This is the most common use-case. Attacker sends phishing email that results in users opening said SFX archive.

@subrosaassociates

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subrosaassociates commented Jan 4, 2018

I think water gets muddy when you have to provide explicit scenario's and equally 'On systems running Protected Mode' type language

something can be improved, the customer has asked to be provided with exploitable routes

it's the XSS of thick client work

I'd add that from a mentality perspective i've been paid out a fair few times on convoluted xss, because it was xss not because it was unlikely or how the attack position my theoretically be attained

https://attack.mitre.org/wiki/Technique/T1038 it's on the list for many things

@silascutler

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silascutler commented Jan 4, 2018

@subrosaassociates Absolutely. There are times in which this vulnerability can be chained with additional things and that could get into IE/ Protected mode stuff.

I absolutely agree with that statement. It's XSS of applications [thick clients].

Another thing that makes this (in my view) arguably more valuable to an attacker the XSS is that attacks can occur abusing this exploit without the associated company knowing. With XSS, an attacker has to bounce traffic off of a companies web-server, whereas with this, they only need copies of the vulnerable files.

@subrosaassociates

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subrosaassociates commented Jan 4, 2018

there needs to be a level of maturity from the customers that want to receive thick client bugs

I'd suggest that thick client work yields a different metric all together instead of leaning on the web

the separation between server side data and endpoint compromise needs to be measured in how much you care about each

i.e. :

  • Do we want to look like we care - fix the website
  • Do we actually care, fix the software we sell.

and those two gravities should be equal in concern as long as the client is concerned.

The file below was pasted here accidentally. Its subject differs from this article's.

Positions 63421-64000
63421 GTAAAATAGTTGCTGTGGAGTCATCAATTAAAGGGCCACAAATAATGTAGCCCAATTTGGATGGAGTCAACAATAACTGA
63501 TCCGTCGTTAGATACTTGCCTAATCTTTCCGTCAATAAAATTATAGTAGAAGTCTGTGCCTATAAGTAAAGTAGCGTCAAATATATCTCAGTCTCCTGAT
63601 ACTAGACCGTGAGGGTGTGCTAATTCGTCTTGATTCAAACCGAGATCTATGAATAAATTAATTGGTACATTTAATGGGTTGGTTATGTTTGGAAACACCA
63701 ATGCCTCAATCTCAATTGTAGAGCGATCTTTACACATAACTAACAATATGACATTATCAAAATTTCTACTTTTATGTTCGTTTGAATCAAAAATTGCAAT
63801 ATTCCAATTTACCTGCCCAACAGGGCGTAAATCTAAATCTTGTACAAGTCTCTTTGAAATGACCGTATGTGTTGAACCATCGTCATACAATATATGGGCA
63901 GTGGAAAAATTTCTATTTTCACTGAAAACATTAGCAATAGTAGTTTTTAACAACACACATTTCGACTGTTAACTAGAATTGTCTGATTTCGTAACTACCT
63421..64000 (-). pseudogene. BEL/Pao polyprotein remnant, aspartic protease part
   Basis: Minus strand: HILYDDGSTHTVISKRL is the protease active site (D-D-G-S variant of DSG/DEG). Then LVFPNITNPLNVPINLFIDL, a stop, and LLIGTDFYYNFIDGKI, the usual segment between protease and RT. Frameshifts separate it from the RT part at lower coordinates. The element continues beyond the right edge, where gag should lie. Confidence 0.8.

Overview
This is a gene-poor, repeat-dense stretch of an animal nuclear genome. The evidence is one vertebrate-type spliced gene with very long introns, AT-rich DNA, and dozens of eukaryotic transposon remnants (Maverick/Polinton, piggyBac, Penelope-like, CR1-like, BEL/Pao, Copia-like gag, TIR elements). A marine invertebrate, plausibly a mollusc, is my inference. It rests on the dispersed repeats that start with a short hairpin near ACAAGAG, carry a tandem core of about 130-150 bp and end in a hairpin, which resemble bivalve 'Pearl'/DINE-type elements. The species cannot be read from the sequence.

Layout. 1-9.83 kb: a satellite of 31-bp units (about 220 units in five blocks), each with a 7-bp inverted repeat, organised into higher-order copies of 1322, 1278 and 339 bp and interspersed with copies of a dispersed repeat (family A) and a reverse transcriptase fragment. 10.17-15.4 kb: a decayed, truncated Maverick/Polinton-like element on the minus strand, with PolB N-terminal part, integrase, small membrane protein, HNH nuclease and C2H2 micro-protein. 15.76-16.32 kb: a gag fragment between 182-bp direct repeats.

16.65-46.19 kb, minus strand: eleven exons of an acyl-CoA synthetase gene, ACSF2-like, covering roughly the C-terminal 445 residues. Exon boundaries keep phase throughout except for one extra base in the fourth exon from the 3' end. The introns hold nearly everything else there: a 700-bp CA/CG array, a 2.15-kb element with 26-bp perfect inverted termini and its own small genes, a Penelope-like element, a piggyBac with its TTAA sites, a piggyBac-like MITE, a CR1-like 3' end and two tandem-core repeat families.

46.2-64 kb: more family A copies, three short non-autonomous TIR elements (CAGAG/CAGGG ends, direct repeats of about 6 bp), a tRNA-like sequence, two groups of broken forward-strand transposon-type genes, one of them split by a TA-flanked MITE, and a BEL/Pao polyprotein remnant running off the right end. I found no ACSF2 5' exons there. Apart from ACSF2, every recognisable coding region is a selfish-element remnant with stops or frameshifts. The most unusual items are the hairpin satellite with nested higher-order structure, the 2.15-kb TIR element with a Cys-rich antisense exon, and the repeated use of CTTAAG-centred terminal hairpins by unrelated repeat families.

@truemongo

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truemongo commented Jan 5, 2018

@silascutler,

I'm curious, in your SFX example (which I assume you're presenting as a real world use case) what is the gain for an attacker to use DbgView.exe, and DLL sideloading as part of the attack? If you can get the user to run a SFX through phishing (an executable itself, and unsigned) then you've already won.

The PlugX usage of a 3rd party .exe to sideload a DLL also seems more about obfuscation than actual value to the attacker.

@silascutler

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silascutler commented Jan 6, 2018

Yes. Real world case. Fully functional.

@truemongo, Solid question about the user running the WinRAR SFX file. While these files are unsigned, they are used for legitimate applications and as some installers. As such, they aren't always flagged. When the SFX executes the vulnerable application, it is not run under WinRAR, but as a stand-alone process. This is the opposite (and crux of the issue) to the vulnerable application when vulnerable to sideloading. In the following screenshot, you can see the result of the PoC being executed.
screenshot from 2018-01-05 18-42-14

To the host system, calc.exe is run at the same permission level as the signed executable and to A/V and logging systems, what is see is "User ran WinRAR and then started signed application" - "Not user ran this unknown program".

@plr0man

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plr0man commented Jan 26, 2018

Looks like there are no further comments on this issue. So just to sum it up, current severity rating reflects the local nature of the attack vector. In the reference you provide @silascutler we can read that this is not always the case. I clarified our position on that aspect in my previous comment.

Regarding PlugX or the SFX example you give above, I don't believe we're on the same page. The fact that there are techniques that utilize DLL sideloading as the means to tricking the victim's system into NOT FLAGGING the execution of such malware doesn't seem to have much in common with how DLLs are planted in local applications. Neither does this technique change the attack vector from local to remote.